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THE 4TH. EAST ASIAN GAMES 2005

INTRODUCTION TO THE EXHIBITION

MASTERS OF FIRE

When striking their anvils smiths imitate the primordial gesture of the strong god; they are in effect his accessories. All the mythology woven round agrarian fertility, metallurgy and work is, moreover, of relatively recent origin. Of later date than pottery and agriculture, metallurgy is set in the framework of a spiritual universe where the heavenly god, who was still present in the ethnological phases of food-gathering and small-game hunting, is finally ousted by the strong God, the fertilizing Male, spouse of the terrestrial Great Mother.
                                                                       Mircea Eliade, “The Forge and the Crucible”


The archetype and the essence
When meteorites iron begun to be used by being shaped with silex, thousands of years ago, it was related to a gift by the gods, due to its celestial origin.
It was yet to be understood how long the Iron Age would last, bridging millenniums of history until our days, probably in such a taken-for-granted way, that most people are not consciously aware of its time span.
The emergence of the manipulation of fire in the history of mankind brought about a slow but steady understanding of it's essence.
While the arts of fire flourished, namely early pottery, the connection with fire grew more intense, as man discovered Mother Earth’s womb and dared to extract ores and manipulate a non ferrous alloy composed of copper and zinc, called bronze.
The sacred transmutation properties of fire were already known and even worshipped in many cultures as iron ores were discovered.
The smiths, manipulators of the immaterial fire and iron, became invested of sacred identities as those few who would dare to defy the tremendous forces of Nature coming from the entrails of Mother Earth and combine them with the transmutation powers of fire, learnt from the potter’s kilns.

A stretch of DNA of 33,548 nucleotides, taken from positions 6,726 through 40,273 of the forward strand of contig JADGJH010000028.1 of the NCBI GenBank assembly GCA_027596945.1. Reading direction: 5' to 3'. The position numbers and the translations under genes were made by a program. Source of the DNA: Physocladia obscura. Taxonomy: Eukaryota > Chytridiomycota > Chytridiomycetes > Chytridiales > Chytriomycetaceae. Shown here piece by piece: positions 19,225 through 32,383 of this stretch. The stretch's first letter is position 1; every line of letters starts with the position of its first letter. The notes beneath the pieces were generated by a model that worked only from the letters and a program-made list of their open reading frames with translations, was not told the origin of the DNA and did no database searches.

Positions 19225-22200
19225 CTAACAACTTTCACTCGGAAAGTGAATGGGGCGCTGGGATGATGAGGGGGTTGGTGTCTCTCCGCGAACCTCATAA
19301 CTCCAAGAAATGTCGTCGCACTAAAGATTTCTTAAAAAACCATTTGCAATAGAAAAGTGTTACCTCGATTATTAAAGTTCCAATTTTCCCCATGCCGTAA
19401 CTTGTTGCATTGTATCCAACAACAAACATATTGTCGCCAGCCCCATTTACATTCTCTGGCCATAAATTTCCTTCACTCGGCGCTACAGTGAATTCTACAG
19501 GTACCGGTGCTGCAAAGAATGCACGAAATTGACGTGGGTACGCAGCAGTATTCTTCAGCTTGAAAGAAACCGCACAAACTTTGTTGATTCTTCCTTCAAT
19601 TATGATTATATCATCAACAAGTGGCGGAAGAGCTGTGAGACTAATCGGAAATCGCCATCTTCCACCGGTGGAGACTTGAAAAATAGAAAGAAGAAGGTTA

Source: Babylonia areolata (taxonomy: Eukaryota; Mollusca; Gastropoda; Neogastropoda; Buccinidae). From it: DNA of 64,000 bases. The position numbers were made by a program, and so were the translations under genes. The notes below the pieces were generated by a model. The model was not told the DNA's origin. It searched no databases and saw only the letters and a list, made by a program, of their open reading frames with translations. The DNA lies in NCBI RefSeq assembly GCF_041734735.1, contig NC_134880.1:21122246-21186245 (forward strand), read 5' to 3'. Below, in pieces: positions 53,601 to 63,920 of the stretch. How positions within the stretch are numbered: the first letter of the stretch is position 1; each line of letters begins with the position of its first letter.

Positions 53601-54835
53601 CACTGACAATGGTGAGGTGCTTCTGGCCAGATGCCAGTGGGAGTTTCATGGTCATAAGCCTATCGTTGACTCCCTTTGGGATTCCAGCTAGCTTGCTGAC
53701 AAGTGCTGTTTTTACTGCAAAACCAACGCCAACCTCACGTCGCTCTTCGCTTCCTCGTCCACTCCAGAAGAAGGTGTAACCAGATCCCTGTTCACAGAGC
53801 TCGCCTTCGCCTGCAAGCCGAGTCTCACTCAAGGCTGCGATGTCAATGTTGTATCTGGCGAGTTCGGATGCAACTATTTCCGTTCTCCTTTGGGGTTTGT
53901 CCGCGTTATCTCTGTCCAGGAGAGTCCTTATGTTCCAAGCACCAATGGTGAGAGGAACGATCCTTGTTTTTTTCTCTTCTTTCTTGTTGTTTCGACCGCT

Two main branches emerged from iron work: the agricultural utensils and edged weapons. If the agricultural utensils evolved in a rather anonymous way, the main shape of the edged weapons, the sword, turned into an historical archetype, common to all cultures.

However, few would know by then, how very near they were from the essence of truth, when the smiths were conferred a special status – some cultures requiring the smith to be outcast from the village and uncircumcised, thus possessing both the feminine and the masculine – that enable him to deal with those powerful forces. In fact, the forging of iron is nothing but the re-enacting of the Earth’s core, a gigantic furnace of molten iron full of magnetic properties that ensures both gravity and the magnetic fields that protect the planet.
These ancient cultures were indeed following a different language to reach the same essence: the forces that keep life alive. In other words, each time a smith forges a sword, he is recreating, with his forge, the earth’s essence, well hidden under its crust.

The fire, the elements and steel
It is generally considered that iron begun to be used in China by the 8th. Century BC, according to some excavations in Xingjian, where numerous artefacts of iron were found in tombs, and radio carbon dated. However evidence of forged meteoric iron were later found as cast-in edges for bronze axes, in the Shang and Zhou periods.
Nonetheless, let us bring forward, for a moment, the five elements formulated by Chinese civilization: fire, wood, metal, water and earth, while we bear in mind the main elements of the magnetic force, the positive and the negative poles.
The discovery of steel embodies in it the essence of all the five elements: fire as the transmutation power, wood as the supplier of fire, metal as the element to be transformed, water as the final alchemic agent for steel, and earth, the womb-source.
Only one who has seen steel being heated to a red hot state at night, revealing its secrets to the knowledgeable eye can understand the incredible transformation process that the red hot iron undergoes when it is then immersed in water.